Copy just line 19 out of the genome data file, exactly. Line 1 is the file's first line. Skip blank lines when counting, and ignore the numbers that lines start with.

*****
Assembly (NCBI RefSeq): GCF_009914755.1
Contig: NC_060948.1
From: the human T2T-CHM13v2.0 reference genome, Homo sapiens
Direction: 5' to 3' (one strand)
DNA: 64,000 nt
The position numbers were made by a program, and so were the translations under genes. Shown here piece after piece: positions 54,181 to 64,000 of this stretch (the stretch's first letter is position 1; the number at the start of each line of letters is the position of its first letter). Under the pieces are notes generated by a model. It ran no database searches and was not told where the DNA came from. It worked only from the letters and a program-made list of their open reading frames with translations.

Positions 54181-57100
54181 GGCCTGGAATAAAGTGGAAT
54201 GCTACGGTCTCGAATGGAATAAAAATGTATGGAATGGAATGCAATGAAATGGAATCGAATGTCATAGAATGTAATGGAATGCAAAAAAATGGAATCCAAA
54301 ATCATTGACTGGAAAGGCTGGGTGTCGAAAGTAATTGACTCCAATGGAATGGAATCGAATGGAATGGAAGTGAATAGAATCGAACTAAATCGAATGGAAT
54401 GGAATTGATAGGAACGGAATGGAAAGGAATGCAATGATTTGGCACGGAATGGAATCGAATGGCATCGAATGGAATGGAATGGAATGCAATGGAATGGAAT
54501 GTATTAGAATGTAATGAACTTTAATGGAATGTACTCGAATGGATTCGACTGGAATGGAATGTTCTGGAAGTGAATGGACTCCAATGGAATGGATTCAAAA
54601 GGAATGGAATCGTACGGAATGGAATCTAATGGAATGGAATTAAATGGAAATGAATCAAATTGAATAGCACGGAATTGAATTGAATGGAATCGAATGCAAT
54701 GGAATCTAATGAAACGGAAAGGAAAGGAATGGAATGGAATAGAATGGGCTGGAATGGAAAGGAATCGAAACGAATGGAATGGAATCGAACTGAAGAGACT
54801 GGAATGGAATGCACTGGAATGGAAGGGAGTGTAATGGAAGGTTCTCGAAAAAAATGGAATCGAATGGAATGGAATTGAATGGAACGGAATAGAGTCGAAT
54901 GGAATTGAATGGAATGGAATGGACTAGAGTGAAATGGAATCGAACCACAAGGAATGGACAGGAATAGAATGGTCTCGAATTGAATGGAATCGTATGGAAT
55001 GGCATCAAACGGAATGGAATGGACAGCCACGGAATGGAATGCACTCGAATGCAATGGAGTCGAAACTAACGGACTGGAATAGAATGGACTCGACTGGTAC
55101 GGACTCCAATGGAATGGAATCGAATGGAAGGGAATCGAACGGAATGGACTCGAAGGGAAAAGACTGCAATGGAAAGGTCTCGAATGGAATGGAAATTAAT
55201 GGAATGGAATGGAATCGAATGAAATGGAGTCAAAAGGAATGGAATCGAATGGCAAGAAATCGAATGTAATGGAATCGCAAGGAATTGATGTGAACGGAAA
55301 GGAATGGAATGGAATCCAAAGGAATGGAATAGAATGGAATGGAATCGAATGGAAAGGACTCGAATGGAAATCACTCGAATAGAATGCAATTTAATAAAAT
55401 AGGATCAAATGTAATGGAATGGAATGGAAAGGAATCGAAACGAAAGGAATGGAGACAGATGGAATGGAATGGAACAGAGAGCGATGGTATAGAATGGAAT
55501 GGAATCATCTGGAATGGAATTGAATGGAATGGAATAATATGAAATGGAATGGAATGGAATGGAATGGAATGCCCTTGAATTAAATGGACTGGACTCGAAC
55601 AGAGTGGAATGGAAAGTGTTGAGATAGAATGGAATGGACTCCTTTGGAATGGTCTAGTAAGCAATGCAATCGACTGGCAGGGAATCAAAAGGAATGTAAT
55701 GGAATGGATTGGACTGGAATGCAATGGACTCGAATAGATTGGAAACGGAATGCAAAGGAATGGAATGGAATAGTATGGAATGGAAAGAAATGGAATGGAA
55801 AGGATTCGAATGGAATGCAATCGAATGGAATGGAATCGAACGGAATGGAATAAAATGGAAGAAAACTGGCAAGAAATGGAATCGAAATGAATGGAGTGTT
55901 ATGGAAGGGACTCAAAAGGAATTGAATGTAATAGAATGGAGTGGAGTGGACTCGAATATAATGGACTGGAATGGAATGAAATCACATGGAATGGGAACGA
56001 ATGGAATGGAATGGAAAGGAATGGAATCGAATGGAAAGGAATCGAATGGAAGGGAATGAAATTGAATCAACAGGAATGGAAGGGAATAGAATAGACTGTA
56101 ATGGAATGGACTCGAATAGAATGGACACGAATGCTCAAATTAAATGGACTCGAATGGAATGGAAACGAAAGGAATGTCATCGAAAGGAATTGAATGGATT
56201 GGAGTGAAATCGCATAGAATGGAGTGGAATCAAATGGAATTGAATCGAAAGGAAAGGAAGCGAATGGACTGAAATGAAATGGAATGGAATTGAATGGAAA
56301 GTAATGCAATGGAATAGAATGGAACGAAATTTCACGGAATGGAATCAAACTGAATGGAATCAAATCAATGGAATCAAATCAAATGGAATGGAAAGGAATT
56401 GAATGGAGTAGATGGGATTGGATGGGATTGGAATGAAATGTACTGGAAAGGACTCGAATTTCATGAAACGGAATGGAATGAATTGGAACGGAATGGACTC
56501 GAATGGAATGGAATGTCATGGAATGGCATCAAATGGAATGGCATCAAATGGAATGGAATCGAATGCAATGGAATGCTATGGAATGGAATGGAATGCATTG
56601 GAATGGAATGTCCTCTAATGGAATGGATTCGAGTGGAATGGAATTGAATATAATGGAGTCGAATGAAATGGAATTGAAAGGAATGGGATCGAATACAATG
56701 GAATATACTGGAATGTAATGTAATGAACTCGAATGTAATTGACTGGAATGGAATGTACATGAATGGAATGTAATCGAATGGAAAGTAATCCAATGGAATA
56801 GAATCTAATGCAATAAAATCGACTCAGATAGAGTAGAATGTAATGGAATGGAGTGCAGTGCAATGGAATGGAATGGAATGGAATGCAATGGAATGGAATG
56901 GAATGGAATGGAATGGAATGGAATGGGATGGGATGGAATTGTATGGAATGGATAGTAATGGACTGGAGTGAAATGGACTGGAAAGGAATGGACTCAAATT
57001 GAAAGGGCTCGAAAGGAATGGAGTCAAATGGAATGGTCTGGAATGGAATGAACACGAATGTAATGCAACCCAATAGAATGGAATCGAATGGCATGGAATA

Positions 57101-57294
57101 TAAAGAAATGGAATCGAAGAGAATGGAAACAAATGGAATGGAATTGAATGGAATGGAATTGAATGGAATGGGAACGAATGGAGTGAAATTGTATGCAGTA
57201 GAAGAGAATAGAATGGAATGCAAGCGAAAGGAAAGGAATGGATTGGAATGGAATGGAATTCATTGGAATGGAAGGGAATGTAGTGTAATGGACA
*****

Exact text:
55201 GGAATGGAATGGAATCGAATGAAATGGAGTCAAAAGGAATGGAATCGAATGGCAAGAAATCGAATGTAATGGAATCGCAAGGAATTGATGTGAACGGAAA